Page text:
Anonymous, Sheffield Hallam University

“When I’m out in Sheffield with a girl I feel like I’m a walking fetish. It’s like men see me as a challenge, despite the fact I make it very clear I’m not interested in them.

“I’m tired of hearing things like ‘I can make you change your mind’ when I tell men I’m gay.

“Sometimes when I’m out in Sheffield I feel like an actual freak show just because of the way people react to two women or two men being together.”

Lauren, Sheffield Hallam University

“My experience as a gay woman in Sheffield is overwhelmingly positive but I don’t think this city embraces its LGBTQ+ community like some others do.

“The fact that there is only two gay bars is very poor, and the fact it’s full of old, creepy men is even poorer.”

Meg, Sheffield Hallam University

“I feel safe in the sense that living in the City Centre there is far more diversity and acceptance, I come from a small village and there is a huge difference in tolerance

“BUT then I also think there’s a bigger risk of violence against the community just because there are far more LGBTQ+ people.”

Anonymous, Sheffield Hallam University

“I wouldn’t say I necessarily feel unsafe as someone who’s LGBTQ+ in Sheffield, however, I do wish that there were more LGBTQ+ spaces to allow me to express my sexuality in a specifically ‘gay-friendly’ space.”

Marnie, Sheffield Hallam University

“Living in Sheffield identifying as part of the LGBTQ+ community is more than often a pleasant, accepting city to be in. The nightlife and the people in Sheffield exhibit the typical Yorkshire love and acceptance that we look for as part of a minority group in society.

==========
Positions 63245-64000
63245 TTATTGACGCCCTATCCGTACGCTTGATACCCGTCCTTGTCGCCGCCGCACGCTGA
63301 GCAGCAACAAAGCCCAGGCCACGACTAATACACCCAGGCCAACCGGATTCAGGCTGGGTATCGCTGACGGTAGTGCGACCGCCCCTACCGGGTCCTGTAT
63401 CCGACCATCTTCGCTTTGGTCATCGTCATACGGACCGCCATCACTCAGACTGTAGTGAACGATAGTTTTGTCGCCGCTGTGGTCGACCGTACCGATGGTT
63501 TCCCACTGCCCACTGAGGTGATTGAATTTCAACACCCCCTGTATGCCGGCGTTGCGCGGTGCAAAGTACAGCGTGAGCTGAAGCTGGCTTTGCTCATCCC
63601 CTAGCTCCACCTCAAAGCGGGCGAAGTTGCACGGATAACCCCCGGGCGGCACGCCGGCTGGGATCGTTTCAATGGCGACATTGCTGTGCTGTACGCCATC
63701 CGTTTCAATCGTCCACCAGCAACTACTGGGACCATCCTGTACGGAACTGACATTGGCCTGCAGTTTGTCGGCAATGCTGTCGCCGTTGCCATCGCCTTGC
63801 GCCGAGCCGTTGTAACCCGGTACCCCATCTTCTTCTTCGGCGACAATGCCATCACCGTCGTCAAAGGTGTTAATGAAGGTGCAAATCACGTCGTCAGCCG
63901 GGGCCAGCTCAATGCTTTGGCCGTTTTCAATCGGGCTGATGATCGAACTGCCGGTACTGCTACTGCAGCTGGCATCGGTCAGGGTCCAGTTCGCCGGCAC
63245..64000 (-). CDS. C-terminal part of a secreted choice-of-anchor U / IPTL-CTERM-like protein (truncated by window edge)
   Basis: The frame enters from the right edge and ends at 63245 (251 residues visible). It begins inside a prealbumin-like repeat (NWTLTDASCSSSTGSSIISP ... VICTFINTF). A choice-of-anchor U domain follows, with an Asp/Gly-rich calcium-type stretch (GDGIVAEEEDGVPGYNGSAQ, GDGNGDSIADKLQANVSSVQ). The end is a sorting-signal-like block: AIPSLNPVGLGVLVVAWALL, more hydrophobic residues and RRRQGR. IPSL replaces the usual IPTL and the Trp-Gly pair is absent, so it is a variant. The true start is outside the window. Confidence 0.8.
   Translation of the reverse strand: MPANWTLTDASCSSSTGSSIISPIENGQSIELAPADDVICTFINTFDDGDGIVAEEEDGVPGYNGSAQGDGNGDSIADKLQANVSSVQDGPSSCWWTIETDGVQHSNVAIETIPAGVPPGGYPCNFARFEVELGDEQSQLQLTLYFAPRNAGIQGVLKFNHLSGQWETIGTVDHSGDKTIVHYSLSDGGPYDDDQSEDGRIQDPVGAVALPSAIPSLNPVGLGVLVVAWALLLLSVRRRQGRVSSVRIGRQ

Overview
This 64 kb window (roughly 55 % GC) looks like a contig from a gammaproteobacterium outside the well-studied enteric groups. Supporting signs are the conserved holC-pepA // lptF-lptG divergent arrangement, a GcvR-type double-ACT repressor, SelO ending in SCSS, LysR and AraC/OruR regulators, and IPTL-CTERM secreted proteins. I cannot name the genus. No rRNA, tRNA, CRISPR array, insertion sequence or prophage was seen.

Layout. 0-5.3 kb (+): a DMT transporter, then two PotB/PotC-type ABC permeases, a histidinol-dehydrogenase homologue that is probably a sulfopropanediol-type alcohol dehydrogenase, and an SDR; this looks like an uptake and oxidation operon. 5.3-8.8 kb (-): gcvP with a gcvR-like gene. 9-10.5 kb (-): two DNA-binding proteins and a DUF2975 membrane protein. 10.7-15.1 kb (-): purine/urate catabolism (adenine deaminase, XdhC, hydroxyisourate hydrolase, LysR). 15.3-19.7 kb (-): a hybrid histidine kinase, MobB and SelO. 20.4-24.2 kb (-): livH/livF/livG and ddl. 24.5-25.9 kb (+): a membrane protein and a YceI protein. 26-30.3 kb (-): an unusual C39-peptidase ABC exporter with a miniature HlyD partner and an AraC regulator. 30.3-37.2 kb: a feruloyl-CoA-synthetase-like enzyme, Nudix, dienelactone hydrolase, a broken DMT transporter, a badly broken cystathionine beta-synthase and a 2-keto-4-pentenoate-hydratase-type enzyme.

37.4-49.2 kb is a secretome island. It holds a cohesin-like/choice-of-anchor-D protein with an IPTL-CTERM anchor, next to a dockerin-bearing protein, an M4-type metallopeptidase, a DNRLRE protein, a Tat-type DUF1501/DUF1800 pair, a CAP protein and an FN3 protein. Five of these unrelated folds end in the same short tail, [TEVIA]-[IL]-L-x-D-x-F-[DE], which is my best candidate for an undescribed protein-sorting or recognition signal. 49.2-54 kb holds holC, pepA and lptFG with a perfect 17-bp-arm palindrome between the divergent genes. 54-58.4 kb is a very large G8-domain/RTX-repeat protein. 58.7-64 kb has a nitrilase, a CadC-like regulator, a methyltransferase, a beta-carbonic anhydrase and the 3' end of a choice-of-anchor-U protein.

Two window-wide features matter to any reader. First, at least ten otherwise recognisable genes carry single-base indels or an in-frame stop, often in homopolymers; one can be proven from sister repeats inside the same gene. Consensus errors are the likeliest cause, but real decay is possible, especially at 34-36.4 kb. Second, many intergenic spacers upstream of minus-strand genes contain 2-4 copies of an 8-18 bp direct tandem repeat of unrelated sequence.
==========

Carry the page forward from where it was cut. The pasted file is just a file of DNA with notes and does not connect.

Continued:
“Yet, I cannot say that I have never been a victim to a hate crime in Sheffield.

“I can say with conviction that 90 per cent of the people in Sheffield spread nothing but love and positivity, unfortunately, that small percentage can dampen the bright light that emits from this loving city.”

Tom, University of Sheffield

“I have never felt unsafe as a bi guy in Sheffield.

“Whether it’s being in Dempsey’s, Pop Tarts or Hope Works, I have never felt worried about kissing or walking home with guys in a completely open way.”

Anonymous, University of Sheffield

“I think safe spaces are often occupied by non-members of the LGBTQ+ community, which aren’t allies

“I often witness homophobic/transphobic situations in safe spaces such as Dempsey’s and Queer Junction.”

Freya, Sheffield Hallam University

“I definitely feel safe in Sheffield as a member of the LGBTQ+ community, especially these days.

“I would even argue that it’s praised more than it is rejected. Whenever I’ve told a new friend that I’m bi, its always been accepted.”

Anonymous, Sheffield Hallam University

“I feel really safe in Sheffield; especially in places like Queer Junction and Dempsey’s, everyone is so accepting.

“I’ve never had an issue with homophobia on a night out, which I feel really lucky about.”

Queer Junction and Dempsey’s have been contacted for comment.